The U.S. economy expanded across most regions and industries in July and August, a Federal Reserve report showed, as tighter labor markets boosted wages for some workers.
Six of 12 Fed districts reported “moderate” growth, and five others said expansion was “modest,” according to the Beige Book, released Wednesday in Washington. The survey is based on reports gathered on or before Aug. 24 by regional Fed banks.
The report gives central bank officials, who next meet Sept. 16-17, an anecdotal picture of growth as they consider lifting interest rates in an environment colored by market volatility and slowing growth in China.
Boston, San Francisco and Dallas districts specifically referenced the China slowdown as a source of weaker demand for some products, including chemicals, wood products and high-tech goods. The word “China” or “Chinese” was mentioned 11 times. It was not mentioned in July’s report.
“Most districts reported modest to moderate growth in labor demand,” the Beige Book said, with this tightening in labor markets pushing up wages slightly in some industries, especially in the New York, Cleveland, St. Louis and San Francisco districts.
The Beige Book also showed that manufacturing activity was mostly positive, with only the New York and Kansas City Fed districts seeing declines.
Looking at the Beige Book overall, “from the Fed’s perspective, this shouldn’t change things one iota,” said David Ader, head of government bond strategy at CRT Capital Group LLC in Stamford, Connecticut. “The labor markets continue to do a little bit better, inflation continues to look a little bit weaker.”
The U.S. economy expanded at a 3.7 percent annualized rate in the second quarter, an Aug. 27 report showed, and employment has been rising at a steady clip. Officials will gain an additional month of labor data when August figures are released Friday in Washington.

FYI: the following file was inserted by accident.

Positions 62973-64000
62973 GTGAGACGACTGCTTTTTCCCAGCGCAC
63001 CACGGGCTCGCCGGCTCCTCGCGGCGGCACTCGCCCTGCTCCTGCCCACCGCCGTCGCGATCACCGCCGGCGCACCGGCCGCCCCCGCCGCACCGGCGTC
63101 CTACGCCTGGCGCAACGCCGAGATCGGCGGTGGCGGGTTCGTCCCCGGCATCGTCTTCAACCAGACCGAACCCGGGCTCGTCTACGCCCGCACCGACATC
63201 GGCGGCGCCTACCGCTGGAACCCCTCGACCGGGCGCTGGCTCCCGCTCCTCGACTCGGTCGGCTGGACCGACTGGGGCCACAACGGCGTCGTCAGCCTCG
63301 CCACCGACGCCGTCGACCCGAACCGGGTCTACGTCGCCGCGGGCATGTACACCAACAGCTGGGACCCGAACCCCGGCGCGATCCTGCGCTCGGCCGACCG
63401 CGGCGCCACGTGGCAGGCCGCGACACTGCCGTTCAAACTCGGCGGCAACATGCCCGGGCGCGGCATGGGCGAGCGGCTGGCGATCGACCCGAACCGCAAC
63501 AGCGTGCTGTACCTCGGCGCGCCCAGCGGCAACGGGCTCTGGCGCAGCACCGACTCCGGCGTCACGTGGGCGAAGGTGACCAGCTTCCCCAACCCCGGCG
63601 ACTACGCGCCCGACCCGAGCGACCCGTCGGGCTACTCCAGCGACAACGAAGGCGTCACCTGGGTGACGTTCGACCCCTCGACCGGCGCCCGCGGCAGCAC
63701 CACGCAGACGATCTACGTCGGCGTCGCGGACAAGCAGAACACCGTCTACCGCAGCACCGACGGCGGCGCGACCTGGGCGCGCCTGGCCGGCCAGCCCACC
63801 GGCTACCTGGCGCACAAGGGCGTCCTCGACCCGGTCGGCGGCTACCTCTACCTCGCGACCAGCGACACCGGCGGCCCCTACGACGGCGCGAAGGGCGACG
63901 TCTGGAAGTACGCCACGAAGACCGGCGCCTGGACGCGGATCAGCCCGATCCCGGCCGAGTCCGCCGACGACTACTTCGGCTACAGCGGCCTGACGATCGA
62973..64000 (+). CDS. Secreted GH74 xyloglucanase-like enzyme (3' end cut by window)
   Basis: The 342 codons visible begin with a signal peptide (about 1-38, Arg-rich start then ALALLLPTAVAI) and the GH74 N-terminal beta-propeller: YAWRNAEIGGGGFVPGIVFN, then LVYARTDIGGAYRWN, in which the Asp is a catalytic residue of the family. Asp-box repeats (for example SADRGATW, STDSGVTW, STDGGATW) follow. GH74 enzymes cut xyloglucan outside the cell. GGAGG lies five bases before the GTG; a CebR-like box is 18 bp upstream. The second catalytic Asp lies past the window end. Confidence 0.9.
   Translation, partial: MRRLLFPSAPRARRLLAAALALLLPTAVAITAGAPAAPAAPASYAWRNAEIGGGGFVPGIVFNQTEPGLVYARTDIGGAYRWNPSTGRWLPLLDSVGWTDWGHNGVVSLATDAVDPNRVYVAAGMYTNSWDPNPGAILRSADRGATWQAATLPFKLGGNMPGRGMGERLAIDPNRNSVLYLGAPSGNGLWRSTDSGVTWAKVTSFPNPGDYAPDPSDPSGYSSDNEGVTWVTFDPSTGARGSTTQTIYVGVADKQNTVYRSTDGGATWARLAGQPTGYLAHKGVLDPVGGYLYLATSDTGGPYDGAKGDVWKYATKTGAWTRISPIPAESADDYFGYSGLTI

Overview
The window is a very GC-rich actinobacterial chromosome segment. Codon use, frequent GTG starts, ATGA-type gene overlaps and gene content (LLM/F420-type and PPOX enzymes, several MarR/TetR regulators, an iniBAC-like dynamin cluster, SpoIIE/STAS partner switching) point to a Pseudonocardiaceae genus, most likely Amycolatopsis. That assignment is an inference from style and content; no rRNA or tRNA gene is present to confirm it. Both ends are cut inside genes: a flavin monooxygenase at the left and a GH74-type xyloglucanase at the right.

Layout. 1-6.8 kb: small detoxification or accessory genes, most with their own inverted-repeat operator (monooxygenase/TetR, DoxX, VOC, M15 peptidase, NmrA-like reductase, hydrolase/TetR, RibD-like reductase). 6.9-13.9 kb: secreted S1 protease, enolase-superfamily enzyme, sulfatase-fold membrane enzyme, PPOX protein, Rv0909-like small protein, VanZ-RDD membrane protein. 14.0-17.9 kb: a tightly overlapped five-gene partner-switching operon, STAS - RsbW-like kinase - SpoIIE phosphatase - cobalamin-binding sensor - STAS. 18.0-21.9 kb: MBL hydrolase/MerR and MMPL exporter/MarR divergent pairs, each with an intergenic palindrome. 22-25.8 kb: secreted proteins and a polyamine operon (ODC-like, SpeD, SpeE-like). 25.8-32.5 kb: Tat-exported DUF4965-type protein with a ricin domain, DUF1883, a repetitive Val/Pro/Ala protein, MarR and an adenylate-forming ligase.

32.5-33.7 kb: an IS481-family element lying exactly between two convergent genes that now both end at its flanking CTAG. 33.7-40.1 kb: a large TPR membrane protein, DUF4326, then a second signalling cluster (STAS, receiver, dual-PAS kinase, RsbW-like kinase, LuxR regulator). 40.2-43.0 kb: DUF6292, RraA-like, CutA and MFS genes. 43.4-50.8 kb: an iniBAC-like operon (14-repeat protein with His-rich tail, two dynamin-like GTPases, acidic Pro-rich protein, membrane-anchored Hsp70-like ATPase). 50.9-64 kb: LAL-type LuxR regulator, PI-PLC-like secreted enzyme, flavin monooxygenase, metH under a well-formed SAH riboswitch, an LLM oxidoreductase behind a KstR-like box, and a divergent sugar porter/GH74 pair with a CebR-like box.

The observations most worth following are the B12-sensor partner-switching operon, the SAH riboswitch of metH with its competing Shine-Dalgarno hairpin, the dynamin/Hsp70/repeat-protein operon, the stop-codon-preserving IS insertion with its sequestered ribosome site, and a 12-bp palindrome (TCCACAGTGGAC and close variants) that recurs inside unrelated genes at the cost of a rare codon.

While domestic economic data have been strong, global equity markets have been volatile in recent weeks, and weaker Chinese growth is clouding the international outlook. China surprised investors on Aug. 11 by devaluing the yuan and aligning its exchange-rate policy more with market forces, stoking speculation that the world’s second-largest economy may be slowing more than expected.
Manufacturing in the U.S. expanded in August at the slowest pace since May 2013 as a lack of demand from emerging markets, such as China, translated into weaker factory orders. The Institute for Supply Management’s index fell to 51.1 from 52.7 in July, a Sept. 1 report showed.
The unemployment rate has dipped to 5.3 percent, down from a 10 percent peak in 2009, as companies continue to hire workers. As the Fed weighs when to lift interest rates, policy makers are still looking for signs that inflation will move up toward their 2 percent goal. Their preferred gauge of prices rose just 0.3 percent in July from a year earlier.
Forty-eight percent of 54 economists surveyed Aug. 27-31 by Bloomberg News expect a September increase in the benchmark lending rate, down from 77 percent in an Aug. 7-12 survey. About one-fourth say the Fed will lift off in December, while 17 percent said October.